Have Gun, Will Travel

Jun 1, 2001
Outside Magazine

South Africa's West Coast
Unless you're willing to risk your five right fingers trespassing on De Beers diamond lands in Namibia, the stretch of frigid sea along South Africa's west coast still offers the wildest, loneliest breaks on the continent. "I wouldn't necessarily call it crazy to go there," says Sean Murphy, an American outfitter who used to run surfaris up the coast. "But it takes renting a van, going into the unknown...and just hoping." The fun starts in Cape Town. Commandeer a tenacious vehicle and procure a few weeks' worth of supplies (gallon jug of Marmite, oil drum of drinking water, medical kit). Head north, hitting Elands Bay for your last guaranteed ride, an endless left-hander that breaks over a rocky, kelp-covered shelf. Then target Namaqualand, an 80-mile stretch of white sand scattered with unmapped roads. South of tiny Port Nolloth, use your big gun to hunt for epic beach breaks. If the planets align, and a southern swell arrives, you won't have to fight for what comes next.
Surf's Up: Elusive groundswells are rumored to appear May to October, just before a cold front moves in.
Your Stick: Thanks to a still-plummeting rand, custom boards can be yours from Cape Town shapers for about $180.
Beware: In 45- to 55-degree water, a five-millimeter wetsuit is a must.
Getting There: South African Airways and British Airways fly from New York to Johannesburg, with connections to Cape Town, starting at $1,099. South Africa Direct Car (www.southafricadirect.com) and Explore Africa ( www.kapstadt.de/explore) in Cape Town rent Land Rovers fitted with roof-mounted tents, long-range fuel tanks, 45-liter water tanks, barbecue grills, and more ($1,260 for two weeks, limited mileage).

Puerto Chicama, Northern Peru
Here in 1956 for the filming of The Old Man and the Sea, Hemingway found waves like white elephants: "The seas ran like onrushing hills," he wrote in Look magazine, "with snow blowing off the tops." Papa didn't surf, but you will. The age of Peruvian shredding dawned in the 1970s when a California surf-safarian spotted this break-blessed desert from a plane. One of the world's longest left-handers, from a thousand feet to a mile long, peels off of Puerto Chicama, forming fast five- to ten-foot overheads that can reach up to 12 feet in winter. "It's intense and totally uncrowded," says Hector Valdivia, a Peruvian surf guide who claims to have once ridden the swell for two full miles—well, maybe a half-mile. Either way, "it was a long walk back." Tough luck, Hector.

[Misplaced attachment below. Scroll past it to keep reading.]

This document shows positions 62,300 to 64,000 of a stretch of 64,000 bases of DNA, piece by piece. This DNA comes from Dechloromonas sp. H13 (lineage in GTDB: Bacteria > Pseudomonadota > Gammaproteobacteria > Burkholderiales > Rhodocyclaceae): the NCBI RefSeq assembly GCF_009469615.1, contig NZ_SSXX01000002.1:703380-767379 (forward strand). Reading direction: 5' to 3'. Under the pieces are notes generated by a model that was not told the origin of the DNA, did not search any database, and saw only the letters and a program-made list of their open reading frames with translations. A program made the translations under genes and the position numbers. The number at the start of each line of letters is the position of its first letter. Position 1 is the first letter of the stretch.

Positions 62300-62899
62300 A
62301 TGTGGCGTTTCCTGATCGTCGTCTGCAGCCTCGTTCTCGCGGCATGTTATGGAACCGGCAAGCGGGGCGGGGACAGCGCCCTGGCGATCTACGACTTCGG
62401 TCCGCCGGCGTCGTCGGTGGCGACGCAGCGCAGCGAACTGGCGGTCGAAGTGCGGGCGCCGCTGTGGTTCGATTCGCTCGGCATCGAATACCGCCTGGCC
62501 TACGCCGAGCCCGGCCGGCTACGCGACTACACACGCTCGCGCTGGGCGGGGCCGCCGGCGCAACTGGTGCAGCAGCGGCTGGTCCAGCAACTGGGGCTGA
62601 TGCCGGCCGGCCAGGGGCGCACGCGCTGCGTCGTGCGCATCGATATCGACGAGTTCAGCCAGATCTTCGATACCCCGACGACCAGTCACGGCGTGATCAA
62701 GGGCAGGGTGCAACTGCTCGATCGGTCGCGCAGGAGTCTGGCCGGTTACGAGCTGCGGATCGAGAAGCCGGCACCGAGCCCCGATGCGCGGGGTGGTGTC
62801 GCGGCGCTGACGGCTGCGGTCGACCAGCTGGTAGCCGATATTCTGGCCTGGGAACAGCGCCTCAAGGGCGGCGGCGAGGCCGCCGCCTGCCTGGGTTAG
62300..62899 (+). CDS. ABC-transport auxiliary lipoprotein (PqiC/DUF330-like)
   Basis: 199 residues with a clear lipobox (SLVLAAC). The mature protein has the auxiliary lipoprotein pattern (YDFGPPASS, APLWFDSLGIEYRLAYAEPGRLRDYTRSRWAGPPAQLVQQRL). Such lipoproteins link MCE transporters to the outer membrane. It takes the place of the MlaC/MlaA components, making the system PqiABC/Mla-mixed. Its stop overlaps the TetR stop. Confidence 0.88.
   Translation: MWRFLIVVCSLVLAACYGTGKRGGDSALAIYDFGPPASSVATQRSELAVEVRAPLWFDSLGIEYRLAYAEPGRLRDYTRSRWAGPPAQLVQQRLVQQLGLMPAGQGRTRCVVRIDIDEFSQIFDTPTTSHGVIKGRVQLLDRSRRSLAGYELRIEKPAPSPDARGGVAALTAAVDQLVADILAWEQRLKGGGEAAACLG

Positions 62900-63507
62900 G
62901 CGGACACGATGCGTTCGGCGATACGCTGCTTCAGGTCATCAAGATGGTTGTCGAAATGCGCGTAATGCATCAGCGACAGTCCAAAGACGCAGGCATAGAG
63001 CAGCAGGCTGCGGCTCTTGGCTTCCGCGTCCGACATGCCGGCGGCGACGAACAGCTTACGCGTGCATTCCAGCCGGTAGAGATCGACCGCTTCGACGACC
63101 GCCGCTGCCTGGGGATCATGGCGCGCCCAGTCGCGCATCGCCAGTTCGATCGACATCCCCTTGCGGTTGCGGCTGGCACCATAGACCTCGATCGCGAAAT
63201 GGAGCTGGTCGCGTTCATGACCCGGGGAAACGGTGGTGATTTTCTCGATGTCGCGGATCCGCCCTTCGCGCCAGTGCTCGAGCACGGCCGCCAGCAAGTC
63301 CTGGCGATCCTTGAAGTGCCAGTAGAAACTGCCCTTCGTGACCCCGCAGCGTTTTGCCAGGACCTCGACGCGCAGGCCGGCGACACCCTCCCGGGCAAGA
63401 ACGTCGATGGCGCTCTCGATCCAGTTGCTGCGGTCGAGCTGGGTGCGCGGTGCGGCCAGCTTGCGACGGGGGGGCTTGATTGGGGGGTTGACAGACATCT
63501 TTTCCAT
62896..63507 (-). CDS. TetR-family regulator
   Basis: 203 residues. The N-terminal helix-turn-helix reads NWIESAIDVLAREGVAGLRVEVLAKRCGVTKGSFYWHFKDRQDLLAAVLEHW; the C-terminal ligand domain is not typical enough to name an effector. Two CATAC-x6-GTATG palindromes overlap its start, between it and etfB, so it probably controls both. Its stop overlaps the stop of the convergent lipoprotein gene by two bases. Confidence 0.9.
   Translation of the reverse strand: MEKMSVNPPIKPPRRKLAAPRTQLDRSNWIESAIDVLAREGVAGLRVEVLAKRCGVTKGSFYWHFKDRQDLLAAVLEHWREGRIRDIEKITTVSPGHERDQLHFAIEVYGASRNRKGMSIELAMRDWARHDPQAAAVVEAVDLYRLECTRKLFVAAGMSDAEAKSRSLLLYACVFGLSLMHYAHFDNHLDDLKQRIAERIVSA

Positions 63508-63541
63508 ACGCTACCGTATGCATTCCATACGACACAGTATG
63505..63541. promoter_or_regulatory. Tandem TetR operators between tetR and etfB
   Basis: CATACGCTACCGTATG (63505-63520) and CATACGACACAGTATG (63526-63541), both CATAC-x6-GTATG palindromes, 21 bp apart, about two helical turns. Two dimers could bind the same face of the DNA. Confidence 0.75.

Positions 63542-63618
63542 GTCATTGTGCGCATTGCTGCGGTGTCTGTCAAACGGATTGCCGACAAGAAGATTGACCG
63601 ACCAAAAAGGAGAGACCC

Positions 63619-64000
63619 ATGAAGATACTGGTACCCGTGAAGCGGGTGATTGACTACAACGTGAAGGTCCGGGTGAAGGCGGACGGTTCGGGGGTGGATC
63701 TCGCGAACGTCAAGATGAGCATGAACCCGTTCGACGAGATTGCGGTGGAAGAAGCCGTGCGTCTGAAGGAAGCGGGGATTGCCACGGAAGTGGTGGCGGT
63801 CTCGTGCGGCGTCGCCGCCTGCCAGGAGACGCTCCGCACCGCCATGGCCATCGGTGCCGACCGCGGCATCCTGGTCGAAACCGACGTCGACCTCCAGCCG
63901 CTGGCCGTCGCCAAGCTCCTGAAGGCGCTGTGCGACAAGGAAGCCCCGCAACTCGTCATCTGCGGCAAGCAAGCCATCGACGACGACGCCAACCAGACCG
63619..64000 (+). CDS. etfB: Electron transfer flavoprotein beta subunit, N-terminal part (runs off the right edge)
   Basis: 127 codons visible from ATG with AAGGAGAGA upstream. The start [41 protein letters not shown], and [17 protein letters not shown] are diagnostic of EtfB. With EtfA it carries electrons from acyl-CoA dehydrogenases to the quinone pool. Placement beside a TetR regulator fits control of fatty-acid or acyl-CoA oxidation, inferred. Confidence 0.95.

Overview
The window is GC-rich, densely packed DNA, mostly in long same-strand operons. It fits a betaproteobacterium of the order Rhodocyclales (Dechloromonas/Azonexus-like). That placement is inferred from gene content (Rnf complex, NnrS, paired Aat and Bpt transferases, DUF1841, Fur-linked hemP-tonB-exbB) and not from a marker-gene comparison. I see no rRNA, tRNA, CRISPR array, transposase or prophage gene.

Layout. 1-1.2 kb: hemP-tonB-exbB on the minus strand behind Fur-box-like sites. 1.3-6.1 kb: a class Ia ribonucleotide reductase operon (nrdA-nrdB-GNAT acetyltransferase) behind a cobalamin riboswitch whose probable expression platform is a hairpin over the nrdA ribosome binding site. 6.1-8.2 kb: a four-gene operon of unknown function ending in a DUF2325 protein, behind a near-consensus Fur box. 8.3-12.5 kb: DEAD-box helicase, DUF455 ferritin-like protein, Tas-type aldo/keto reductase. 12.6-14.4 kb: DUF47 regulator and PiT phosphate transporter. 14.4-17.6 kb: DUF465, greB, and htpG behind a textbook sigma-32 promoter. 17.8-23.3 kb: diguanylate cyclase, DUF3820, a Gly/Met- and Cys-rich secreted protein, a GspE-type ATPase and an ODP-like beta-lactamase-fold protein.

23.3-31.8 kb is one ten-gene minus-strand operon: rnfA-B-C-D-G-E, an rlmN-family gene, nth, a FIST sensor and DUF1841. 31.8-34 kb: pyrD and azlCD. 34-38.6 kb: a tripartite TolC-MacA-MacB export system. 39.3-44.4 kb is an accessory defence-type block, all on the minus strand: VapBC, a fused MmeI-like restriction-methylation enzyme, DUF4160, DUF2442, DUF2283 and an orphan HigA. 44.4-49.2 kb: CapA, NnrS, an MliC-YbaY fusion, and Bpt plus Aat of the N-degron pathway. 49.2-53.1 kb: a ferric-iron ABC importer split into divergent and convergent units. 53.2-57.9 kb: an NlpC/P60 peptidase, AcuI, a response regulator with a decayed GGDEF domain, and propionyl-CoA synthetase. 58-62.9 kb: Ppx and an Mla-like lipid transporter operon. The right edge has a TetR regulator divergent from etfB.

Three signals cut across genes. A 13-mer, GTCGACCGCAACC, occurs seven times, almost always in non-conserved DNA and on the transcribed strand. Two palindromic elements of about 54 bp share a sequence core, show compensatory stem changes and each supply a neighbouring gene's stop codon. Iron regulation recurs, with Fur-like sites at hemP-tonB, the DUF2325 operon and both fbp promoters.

Surf's Up: Chicama is good year-round, but the sweetest swells surge from May to October. The water is brisk: Bring a three-millimeter wetsuit. Legendary neighboring breaks like El Faro, Pacasmayo, and Poemape are dependable all winter, too.
Your Stick: The town of Trujillo has a couple of surfwear shops, but better to show up loaded for bear.
Beware: Exposed lava beds lie beneath Chicama's big rides. Bring booties.
Après-Surf: Free your inner Hemingway with a Pisco Sour in a Chicama cantina.
Sleep It Off: Camp on the beach for free, snag stoic beachfront digs at Puerto Chicama's El Hombre hotel for $5, or go nuts and drop $12 on the much swankier new Hostal Chicama (011-51-44-634-920).
Getting There: Direct flights on Lan Chile Airlines (800-735-5526; www.lan chile.com) to Lima are about $600 from L.A., $470 from Miami. From Lima, rent a car or catch a short daily flight to Trujillo for $170; then head up the Pan-American Highway 30 miles to Puerto Chicama, and 60 to Pacasmayo.
—Christian DeBenedetti

Cape Hatteras, North Carolina
Hovering where the warm Gulf Stream smashes into the cold Labrador Current, Cape Hatteras National Seashore is the East Coast's surfing mecca. Shifting sandbar and beach breaks fire up from spring to fall, especially during hurricane season (July through October). The 207-foot, zebra-striped Hatteras Lighthouse marks your launch into A-frame peaks that zipper into hollow barrels. Enterprising surfers should come with a full quiver of shorties and fish (trick-happy boards), and stock up on speed-enhancing Sex Wax for the flats (sudden lulls that can turn peaks to mush pronto). Says local board shaper Scott Busbey of the mercurial conditions: "It's always shifting, which can help and hinder us, but it keeps it challenging. We're lucky."
Surf's Up: Diehards brave 37-degree midwinter water in five-millimeter wetsuits ("full metal jackets"), but late-summer squalls bring temps in the seventies. (For daily wave info, call 252-995-4646.)
Your Stick: Busbey's Natural Art Surf Shop in Buxton (252-995-5682) has it all—boards, leashes, beer cozies. Or try Whalebone in Nags Head (252-441-6747).
Beware: Throngs of sybaritic boobs ("tourons" in local parlance) flock to the Cape in summer, and Dare County is notorious for DUI citations, so party smart.
Après-Surf: When you tire of the infinite wipeout, head over to Tortuga's Lie in Nags Head (252-441-7299) for sushi, steamed crab legs, and black-and-tans.
Sleep It Off: Cape Point Campground (252-995-4474; www.nps.gov/caha) provides cold showers, flush toilets, and grills ($17 a day, May 25 to September 3). Or try the Outer Banks Visitor's Bureau (800-446-6262) for more palatial digs.